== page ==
As to the second cause of action for breach of implied warranties, the SAC alleged that by placing the products in the stream of commerce, respondents warranted the products to be reasonably fit for their intended use and that such products were of merchantable quality. The SAC alleged that the respondents "breached said implied warranties, because said products were not fit for their intended use, were not of merchantable quality, and did not function as safely as an ordinary consumer would expect when used as directed, intended or in a reasonably foreseeable manner." The SAC alleged that respondents knew of the dangers of the chemical products but consciously disregarded appellants' safety despite knowledge of the probable dangerous consequences of exposure to said chemical products, and willfully and deliberately failed to avoid said

110 Cal.Rptr.2d 728

dangerous consequences befalling appellants.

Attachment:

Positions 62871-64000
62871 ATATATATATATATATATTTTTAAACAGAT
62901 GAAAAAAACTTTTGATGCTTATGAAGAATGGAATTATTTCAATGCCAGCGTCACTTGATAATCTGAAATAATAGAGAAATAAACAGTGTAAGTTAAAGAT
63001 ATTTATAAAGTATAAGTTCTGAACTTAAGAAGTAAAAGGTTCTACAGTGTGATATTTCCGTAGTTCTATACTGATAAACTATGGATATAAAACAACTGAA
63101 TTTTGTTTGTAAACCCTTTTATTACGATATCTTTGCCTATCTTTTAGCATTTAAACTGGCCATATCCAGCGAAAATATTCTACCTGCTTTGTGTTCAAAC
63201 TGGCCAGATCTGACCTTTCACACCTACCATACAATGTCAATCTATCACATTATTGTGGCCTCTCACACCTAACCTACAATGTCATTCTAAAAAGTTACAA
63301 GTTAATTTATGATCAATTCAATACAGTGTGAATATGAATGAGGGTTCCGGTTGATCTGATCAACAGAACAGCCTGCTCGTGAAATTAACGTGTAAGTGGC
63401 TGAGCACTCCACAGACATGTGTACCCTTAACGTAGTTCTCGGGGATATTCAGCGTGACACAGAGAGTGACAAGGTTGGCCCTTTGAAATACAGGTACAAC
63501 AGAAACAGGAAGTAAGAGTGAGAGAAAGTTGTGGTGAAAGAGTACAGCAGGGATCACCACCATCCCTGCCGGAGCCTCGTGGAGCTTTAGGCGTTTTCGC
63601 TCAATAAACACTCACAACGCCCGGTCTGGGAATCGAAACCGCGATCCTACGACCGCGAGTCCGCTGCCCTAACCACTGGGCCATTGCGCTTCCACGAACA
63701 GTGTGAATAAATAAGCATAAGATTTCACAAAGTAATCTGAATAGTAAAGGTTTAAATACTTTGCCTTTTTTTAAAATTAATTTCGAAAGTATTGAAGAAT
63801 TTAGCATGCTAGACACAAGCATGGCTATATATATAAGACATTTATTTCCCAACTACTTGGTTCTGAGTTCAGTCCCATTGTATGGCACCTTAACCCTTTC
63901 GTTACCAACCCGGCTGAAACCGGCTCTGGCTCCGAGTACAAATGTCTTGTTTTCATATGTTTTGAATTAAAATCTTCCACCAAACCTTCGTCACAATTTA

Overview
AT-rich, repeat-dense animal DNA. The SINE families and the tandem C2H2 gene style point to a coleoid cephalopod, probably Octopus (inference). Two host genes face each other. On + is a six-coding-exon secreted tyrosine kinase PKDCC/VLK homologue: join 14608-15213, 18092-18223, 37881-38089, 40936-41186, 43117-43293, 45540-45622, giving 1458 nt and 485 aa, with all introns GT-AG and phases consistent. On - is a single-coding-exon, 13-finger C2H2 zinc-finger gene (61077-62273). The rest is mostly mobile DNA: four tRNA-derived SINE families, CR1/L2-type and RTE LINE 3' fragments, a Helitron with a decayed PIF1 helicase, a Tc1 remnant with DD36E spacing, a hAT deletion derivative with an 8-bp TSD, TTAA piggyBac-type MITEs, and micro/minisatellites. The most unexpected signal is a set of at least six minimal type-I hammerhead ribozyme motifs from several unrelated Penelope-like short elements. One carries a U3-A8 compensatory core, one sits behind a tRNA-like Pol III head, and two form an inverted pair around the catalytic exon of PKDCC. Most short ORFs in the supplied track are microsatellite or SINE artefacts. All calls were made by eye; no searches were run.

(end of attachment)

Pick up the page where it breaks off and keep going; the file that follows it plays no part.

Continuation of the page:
91 Cal.App.4th 705
Deposition Testimony of Michelle Arnold

Michelle testified that in January 1997, Don's Dropdead Pest Control began spraying Dursban on the baseboard of the kitchen floor in her residence while she and Ashley were inside the house. After approximately 15 to 20 minutes, she and Ashley left the residence. When she returned, she noticed an oily residue along the baseboard, on the countertops, and in the cupboards. Upon inquiry, she was told by the exterminator to let the oily residue dry and then wipe it up with soap and water, which she did. During that same visit, the exterminator also scattered Dursban granules through the yard. In July 1997, Don's Dropdead Pest Control applied pesticides to the front yard while Michelle and Ashley remained in the house. Michelle could hear the exterminator on the roof of the house at one point. Later, she found pesticide granules in the yard.

Declaration of Michelle Arnold

Michelle declared that: "At no time when pesticides were applied in and around our home did I expect that they would cause my daughter, Ashley, to suffer pancreatitis and hepatitis, or our daughter, Alexa, to sustain an intrauterine stroke, resulting in hemiparesis, hemianopsia and great disability. Indeed, I do not believe that any parent would reasonably expect that the products designed and intended for home use would cause such injuries to children."